Making fast fashion last longer

One of the most prevalent fashion movements at the moment is boycotting fast fashion – however it’s important to recognise that many people don’t have affordable alternatives. For example, as students we’re on a limited budget, and can’t always afford to buy clothes from more ethical sources. Alongside this, plus size and disabled people may not be able to shop elsewhere due to sizing and accessibility issues.

One way we can combat fast fashion is by making it last longer than the companies intend us to. In this article I’m going to cover a few techniques you can use to get the most out of your clothes.

How you wash your clothes effects their longevity

If you want your clothes to last a bit longer, start by taking a look at how you wash them. I usually go into autopilot when doing my washing and but everything on the same setting, but by utilising the other functions of the washing machine I’ve managed to increase the lifespan of a lot of my clothes.
If you have something with lace trims or embroidery, consider putting it on a delicates wash, this is much more gentle for the fabric.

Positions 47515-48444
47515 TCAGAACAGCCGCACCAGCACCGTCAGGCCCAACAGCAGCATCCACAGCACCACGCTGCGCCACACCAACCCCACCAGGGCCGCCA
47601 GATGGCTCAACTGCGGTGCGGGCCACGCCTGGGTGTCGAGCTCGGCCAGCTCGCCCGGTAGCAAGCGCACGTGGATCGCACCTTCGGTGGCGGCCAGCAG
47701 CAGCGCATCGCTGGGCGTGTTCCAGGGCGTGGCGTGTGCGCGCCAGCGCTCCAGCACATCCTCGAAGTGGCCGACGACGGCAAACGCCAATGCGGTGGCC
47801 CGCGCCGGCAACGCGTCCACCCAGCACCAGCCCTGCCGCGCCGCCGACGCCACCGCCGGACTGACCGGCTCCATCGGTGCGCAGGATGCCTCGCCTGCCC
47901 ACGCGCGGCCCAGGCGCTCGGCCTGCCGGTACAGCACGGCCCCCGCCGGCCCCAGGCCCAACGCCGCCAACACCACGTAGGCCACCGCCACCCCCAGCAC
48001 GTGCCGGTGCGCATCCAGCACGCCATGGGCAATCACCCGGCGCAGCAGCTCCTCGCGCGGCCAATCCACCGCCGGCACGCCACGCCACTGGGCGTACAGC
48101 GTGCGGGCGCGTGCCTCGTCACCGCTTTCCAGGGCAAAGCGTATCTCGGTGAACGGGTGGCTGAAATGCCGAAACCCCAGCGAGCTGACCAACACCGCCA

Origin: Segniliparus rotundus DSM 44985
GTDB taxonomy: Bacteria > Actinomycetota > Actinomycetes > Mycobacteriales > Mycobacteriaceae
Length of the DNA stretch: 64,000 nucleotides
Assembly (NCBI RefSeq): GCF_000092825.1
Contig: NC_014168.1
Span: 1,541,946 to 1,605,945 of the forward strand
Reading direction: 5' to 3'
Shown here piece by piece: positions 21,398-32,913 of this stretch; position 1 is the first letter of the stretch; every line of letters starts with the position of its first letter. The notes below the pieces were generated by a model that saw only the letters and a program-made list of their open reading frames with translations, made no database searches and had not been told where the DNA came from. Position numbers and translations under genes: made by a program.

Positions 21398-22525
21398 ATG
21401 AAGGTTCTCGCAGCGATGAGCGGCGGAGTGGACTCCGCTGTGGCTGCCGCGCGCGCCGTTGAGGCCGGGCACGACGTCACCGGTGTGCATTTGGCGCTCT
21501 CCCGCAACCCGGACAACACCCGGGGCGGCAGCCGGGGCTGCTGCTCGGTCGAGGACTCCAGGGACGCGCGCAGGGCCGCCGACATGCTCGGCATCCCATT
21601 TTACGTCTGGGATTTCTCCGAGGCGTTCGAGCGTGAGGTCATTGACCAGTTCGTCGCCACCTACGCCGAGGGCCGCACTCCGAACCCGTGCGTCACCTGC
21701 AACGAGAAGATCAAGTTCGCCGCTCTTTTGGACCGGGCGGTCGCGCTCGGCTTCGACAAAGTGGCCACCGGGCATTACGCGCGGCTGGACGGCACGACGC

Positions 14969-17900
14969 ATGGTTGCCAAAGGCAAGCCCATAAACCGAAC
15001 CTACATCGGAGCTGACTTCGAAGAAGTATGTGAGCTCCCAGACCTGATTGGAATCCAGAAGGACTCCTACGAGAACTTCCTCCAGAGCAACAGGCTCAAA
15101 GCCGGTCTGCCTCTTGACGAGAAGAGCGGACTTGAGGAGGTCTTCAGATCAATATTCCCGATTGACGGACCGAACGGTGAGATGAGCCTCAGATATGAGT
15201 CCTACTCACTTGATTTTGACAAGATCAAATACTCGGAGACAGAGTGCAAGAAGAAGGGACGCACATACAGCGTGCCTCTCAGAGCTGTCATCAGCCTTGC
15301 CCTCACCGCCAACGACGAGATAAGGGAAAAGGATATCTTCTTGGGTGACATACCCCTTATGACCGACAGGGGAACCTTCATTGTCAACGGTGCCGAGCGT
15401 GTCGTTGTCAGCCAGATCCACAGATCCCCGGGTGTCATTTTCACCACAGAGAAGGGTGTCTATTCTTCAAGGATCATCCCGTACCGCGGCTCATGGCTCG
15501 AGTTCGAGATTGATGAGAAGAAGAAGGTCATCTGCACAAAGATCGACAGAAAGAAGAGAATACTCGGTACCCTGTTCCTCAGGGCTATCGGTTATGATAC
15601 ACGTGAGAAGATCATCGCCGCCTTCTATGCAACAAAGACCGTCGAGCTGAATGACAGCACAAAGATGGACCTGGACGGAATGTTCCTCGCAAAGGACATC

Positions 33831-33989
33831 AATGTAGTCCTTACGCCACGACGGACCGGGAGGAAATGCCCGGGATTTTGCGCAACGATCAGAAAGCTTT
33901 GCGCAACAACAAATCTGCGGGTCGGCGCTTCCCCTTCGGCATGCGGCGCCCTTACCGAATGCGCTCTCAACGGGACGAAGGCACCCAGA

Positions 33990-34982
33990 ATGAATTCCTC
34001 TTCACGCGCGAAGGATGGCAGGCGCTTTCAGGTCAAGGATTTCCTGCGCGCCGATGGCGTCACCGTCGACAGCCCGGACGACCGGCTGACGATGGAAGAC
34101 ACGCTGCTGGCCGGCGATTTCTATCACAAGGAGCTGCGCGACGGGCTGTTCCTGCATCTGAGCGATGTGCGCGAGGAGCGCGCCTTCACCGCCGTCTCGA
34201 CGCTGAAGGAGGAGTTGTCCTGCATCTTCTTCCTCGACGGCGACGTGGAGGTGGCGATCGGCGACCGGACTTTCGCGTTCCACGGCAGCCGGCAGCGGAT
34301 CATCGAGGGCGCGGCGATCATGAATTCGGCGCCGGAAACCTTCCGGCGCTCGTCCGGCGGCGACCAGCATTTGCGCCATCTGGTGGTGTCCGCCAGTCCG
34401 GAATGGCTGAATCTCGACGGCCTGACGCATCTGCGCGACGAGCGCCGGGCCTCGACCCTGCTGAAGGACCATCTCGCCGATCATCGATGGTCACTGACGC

You can also consider using better quality fabric softeners and powder to ensure your clothes are getting a thorough clean, while not damaging the fabric.

Learn to sew

If you can’t already, learning to sew is vital in making fast fashion go the extra mile. Learning to repair the holes in your trousers, patching the rips on your jackets, and strengthening the seams of your jeans will help your clothes last a lot longer.

Sewing is also useful for if your clothing size changes, you can alter your own clothing to make it fit again! You can make clothing bigger by adding panels of fabric to the sides, and you can make them smaller by unpicking the seams and sewing them a little smaller.


If you have a hole directly in the middle of a t shirt, you might not want to sew it up as it’ll be quite visible. One great way around this is by embroidering over the tear to cover it and add something cute and unique to your clothes.

If you can’t embroider, or don’t have the time to learn, you can buy pre-made embroidered patches (I suggest looking on Etsy as you’re likely to find something you like) and sew them on over the rip too

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